Password to log into the SQLServer account

 

pdcr_enabled

boolean

Is PDCR enabled on teradata? See Teradata Online Documentation | Quick access to technical manuals

false

driver

string

This is the ODBC driver, generally its ODBC Driver 16.20 or whatever version you have installed.

“Teradata Database ODBC Driver 16.20”

output_path

string

Absolute path to the output location where files are to be written

“/tmp/output”

mask

boolean

To enable masking or not

true

compress

boolean

To gzip the output or not

true

These parameters can be added directly into the run or you can use pass the parameters in via a JSON file.

KADA provides an out of the box script that reads a configuration JSON file and runs the extractor. Below is the configuration file.

kada_teradata_extractor_config.json

CODE
{
    "server": "",
    "username": "",
    "password": "",
    "pdcr_enabled": true,
    "database_name": "",
    "driver": "Teradata Database ODBC Driver 16.20",
    "output_path": "/tmp/output",
    "mask": true,
    "compress": true
}

Step 6: Run the Collector

The following code is an example of how to run the extractor. You may need to uplift this code to meet any code standards at your organisation.

This can be executed in any python environment where the whl has been installed. It will produce and read a high water mark file from the same directory as the execution called teradata_hwm.txt and produce files according to the configuration JSON.

This is the wrapper script: kada_teradata_extractor.py

CODE
import os
import argparse
from kada_collectors.extractors.utils import load_config, get_hwm, publish_hwm, get_generic_logger
from kada_collectors.extractors.teradata import Extractor

get_generic_logger('root') # Set to use the root logger, you can change the context accordingly or define your own logger

_type = 'teradata'
dirname = os.path.dirname(__file__)
filename = os.path.join(dirname, 'kada_{}_extractor_config.json'.format(_type))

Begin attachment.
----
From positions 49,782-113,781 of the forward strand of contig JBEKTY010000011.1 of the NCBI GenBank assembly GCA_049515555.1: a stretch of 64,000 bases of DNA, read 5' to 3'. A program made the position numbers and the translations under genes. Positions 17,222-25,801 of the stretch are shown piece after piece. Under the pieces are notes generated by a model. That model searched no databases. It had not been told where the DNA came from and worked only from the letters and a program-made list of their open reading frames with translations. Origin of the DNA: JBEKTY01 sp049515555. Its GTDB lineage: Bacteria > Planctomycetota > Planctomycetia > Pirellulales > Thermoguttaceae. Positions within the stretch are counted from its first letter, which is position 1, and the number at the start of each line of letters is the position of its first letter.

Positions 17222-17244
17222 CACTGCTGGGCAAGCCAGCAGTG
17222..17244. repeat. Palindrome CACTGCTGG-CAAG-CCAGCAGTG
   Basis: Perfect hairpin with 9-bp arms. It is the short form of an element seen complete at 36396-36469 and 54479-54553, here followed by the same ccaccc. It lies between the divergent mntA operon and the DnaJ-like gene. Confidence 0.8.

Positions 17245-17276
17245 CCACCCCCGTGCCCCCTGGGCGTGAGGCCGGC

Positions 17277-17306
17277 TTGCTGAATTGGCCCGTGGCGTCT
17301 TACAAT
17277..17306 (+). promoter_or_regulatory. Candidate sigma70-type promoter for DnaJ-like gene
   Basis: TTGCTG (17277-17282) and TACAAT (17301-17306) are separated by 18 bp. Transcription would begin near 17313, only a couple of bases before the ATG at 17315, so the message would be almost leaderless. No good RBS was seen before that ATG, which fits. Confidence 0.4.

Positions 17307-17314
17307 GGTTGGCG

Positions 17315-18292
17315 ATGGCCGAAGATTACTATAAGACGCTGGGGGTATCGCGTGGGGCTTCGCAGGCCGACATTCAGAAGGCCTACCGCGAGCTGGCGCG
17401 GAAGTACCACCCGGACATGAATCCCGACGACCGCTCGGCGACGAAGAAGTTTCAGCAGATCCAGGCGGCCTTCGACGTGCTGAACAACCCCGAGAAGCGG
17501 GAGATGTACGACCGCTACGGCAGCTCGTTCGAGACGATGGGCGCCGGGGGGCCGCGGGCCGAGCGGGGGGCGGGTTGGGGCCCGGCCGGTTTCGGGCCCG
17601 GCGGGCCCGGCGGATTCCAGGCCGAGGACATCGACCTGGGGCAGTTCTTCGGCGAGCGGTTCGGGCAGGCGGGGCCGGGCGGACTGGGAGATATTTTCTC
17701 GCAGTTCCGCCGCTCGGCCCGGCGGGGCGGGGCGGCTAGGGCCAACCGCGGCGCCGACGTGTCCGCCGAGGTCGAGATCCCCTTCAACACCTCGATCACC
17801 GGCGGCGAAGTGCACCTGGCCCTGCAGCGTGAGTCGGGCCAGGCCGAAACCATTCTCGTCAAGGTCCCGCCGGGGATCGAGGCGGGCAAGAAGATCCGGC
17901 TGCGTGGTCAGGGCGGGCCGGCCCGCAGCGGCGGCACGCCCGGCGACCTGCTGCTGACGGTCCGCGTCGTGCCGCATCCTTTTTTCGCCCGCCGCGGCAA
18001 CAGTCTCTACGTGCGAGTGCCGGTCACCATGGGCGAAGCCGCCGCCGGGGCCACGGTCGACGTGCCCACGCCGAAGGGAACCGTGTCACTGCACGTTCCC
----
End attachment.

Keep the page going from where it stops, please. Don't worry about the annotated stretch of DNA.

parser = argparse.ArgumentParser(description='KADA Teradata Extractor.')
parser.add_argument('--config', '-c', dest='config', default=filename, help='Location of the configuration json, default is the config json in the same directory as the script.')
parser.add_argument('--name', '-n', dest='name', default=_type, help='Name of the collector instance.')
args = parser.parse_args()

start_hwm, end_hwm = get_hwm(args.name)

ext = Extractor(**load_config(args.config))
ext.test_connection()
ext.run(**{"start_hwm": start_hwm, "end_hwm": end_hwm})

publish_hwm(_type, end_hwm)

 

Advance options:

If you wish to maintain your own high water mark files elsewhere you can use the above section’s script as a guide on how to call the extractor. The configuration file is simply the keyword arguments in JSON format. Refer to this document for more information Additional Notes | Storing-HWM-in-another-location

If you are handling external arguments of the runner yourself, you’ll need to consider additional items for the run method. Refer to this document for more information Additional Notes | The-run-method

CODE
from kada_collectors.extractors.teradata import Extractor

kwargs = {my args} # However you choose to construct your args
hwm_kwrgs = {"start_hwm": "end_hwm": } # The hwm values

ext = Extractor(**kwargs)
ext.run(**hwm_kwrgs)

CODE
class Extractor(username: str = None, password: str = None, server: str = None, \
    driver: str = None, pdcr_enabled: bool = None, database_name: str = None, \
    output_path: str = './output', mask: bool = False, compress: bool = False) -> None

username: username to sign into teradata
password: password to sign into teradata
server: teradata host
driver: teradata driver name
pdcr_enabled: Does teradata hace pdcr enabled?
database_name: Onboarded K database name
output_path: full or relative path to where the outputs should go
mask: To mask the META/DATABASE_LOG files or not
compress: To gzip output files or not


Step 7: Check the Collector Outputs

K Extracts